Saturday , September 22 2018

Philippines ready for war if troops harmed

US will confront China on islands militarization: Mattis

In this March 30, 2014, file photo, the dilapidated Philippine Navy ship LT 57 Sierra Madre is in the shallow waters of Second Thomas Shoal in the South China Sea. Officials say the Philippine government has quietly protested after Chinese ships deployed a helicopter that flew close to a Philippine navy boat carrying supplies to Filipino marines at a disputed shoal this month. (AP)

MANILA, May 30, (Agencies): Th e Philippines is prepared to go to war if military personnel are harmed in disputed waters, a top security official said on Wednesday, firing back at criticism the government was going soft on China and allowing it to militarise the South China Sea.

President Rodrigo Duterte has taken flak in recent weeks for not confronting Beijing following news that China had installed missile systems on artificial islands in the busy waterway, including areas within Manila’s Exclusive Economic Zone.

Political opponents are outraged at his government’s failure even to lodge a diplomatic protest, but Duterte, unlike his predecessor, enjoys good relations with Beijing and wants its investment, oft en saying he cannot afford to go to war with a far superior China. National Security Adviser Hermogenes Esperon said the Philippines would always try to pursue talks to defuse tension, but war could not be ruled out as a last resort if its military was provoked or aggrieved. “The other night, the president said if his troops are harmed, that could be his red line,” Esperon told reporters. The remarks echoed Monday’s comments by Foreign Secretary Alan Peter Cayetano to foreign service members that Duterte had told China he would not allow any unsanctioned construction in the Scarborough Shoal or resource extraction in areas where the Philippines had sovereign rights.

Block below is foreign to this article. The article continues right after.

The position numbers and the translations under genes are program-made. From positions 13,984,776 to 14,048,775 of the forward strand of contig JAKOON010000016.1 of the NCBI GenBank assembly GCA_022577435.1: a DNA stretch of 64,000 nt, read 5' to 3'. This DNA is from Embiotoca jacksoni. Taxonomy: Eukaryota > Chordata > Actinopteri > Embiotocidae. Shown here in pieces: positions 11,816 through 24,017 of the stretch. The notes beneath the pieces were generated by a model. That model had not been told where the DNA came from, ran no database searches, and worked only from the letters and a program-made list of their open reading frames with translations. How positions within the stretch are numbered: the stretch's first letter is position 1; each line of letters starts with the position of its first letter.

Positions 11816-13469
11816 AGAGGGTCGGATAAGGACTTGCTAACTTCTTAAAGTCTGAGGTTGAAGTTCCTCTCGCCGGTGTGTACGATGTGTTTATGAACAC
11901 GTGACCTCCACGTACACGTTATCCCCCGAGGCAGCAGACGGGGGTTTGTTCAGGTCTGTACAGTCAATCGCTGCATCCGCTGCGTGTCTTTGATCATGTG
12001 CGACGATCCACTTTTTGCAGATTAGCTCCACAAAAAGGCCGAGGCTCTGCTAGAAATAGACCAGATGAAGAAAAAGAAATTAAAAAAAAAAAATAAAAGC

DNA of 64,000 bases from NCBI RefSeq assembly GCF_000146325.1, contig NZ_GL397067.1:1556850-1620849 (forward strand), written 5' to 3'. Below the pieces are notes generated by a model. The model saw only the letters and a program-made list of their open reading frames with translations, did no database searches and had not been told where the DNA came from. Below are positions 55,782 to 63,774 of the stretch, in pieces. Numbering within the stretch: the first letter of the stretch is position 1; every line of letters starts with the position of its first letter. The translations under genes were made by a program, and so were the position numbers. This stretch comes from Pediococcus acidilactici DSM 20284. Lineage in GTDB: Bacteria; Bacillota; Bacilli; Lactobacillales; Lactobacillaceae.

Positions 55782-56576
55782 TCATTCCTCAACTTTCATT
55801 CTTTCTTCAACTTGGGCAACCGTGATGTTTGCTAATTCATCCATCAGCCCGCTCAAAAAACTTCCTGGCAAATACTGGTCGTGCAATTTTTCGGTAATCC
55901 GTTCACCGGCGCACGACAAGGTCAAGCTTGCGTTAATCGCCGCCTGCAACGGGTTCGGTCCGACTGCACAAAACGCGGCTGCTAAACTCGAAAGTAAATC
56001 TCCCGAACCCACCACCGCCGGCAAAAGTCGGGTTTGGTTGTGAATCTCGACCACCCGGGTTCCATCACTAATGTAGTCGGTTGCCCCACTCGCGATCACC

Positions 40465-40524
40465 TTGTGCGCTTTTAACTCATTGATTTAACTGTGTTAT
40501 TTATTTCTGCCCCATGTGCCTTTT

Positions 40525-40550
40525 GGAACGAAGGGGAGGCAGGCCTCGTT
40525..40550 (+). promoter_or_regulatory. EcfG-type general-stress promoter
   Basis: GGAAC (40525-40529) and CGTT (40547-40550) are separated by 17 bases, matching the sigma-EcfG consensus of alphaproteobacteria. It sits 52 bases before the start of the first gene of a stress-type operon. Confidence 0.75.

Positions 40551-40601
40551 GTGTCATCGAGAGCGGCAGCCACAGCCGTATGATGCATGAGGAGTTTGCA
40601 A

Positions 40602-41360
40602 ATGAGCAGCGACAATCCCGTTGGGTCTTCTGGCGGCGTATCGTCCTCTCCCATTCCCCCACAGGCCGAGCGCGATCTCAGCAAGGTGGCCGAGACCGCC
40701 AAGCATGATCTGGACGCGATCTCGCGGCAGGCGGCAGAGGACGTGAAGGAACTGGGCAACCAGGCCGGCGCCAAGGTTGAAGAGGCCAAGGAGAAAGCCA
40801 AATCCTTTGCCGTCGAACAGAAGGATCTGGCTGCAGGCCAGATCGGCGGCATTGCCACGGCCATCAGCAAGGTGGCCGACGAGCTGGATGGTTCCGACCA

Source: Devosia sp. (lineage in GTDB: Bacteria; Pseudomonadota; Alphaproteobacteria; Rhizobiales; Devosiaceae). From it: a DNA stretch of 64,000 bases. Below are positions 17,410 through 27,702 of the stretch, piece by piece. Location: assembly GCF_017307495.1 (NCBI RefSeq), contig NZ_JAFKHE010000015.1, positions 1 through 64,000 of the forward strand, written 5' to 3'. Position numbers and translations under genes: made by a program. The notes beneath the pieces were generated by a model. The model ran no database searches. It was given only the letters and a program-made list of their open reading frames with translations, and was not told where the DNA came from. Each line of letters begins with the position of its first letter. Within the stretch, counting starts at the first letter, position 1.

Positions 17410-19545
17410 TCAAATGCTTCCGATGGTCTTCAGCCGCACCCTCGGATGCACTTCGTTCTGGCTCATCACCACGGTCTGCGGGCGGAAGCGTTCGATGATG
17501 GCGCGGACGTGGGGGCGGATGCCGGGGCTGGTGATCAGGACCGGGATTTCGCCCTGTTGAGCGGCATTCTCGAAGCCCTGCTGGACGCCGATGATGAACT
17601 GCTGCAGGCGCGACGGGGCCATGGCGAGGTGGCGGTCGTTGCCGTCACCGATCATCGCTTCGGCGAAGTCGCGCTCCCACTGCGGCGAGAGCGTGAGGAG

China claims most of the South China Sea, through which about $3-trillion worth of goods passes every year. It has made substantial progress in fortifying its manmade islands in the past few years, which it says it has the right to defend.

Last week, the Philippines expressed “serious concern” over the presence of China’s strategic bombers in the disputed waters, but its response to the installation of missile systems was muted.

Meanwhile, the US will continue to confront China’s militarization of manmade islands in the South China Sea, Defense Secretary Jim Mattis said Tuesday, arguing that Beijing hasn’t abided by its promise not to put weapons on the Spratly Islands.

Mattis said American ships are maintaining a “steady drumbeat” of naval operations around the disputed islands, adding that “only one country” seems to be bothered by the vessels’ routine activities. “We are going out of our way to cooperate with Pacific nations, that’s the way we do business in the world,” Mattis told reporters traveling with him to a national security conference in Singapore. “But we are also going to confront what we believe is out of step with international law, out of step with international tribunals that have spoken on the issue.”

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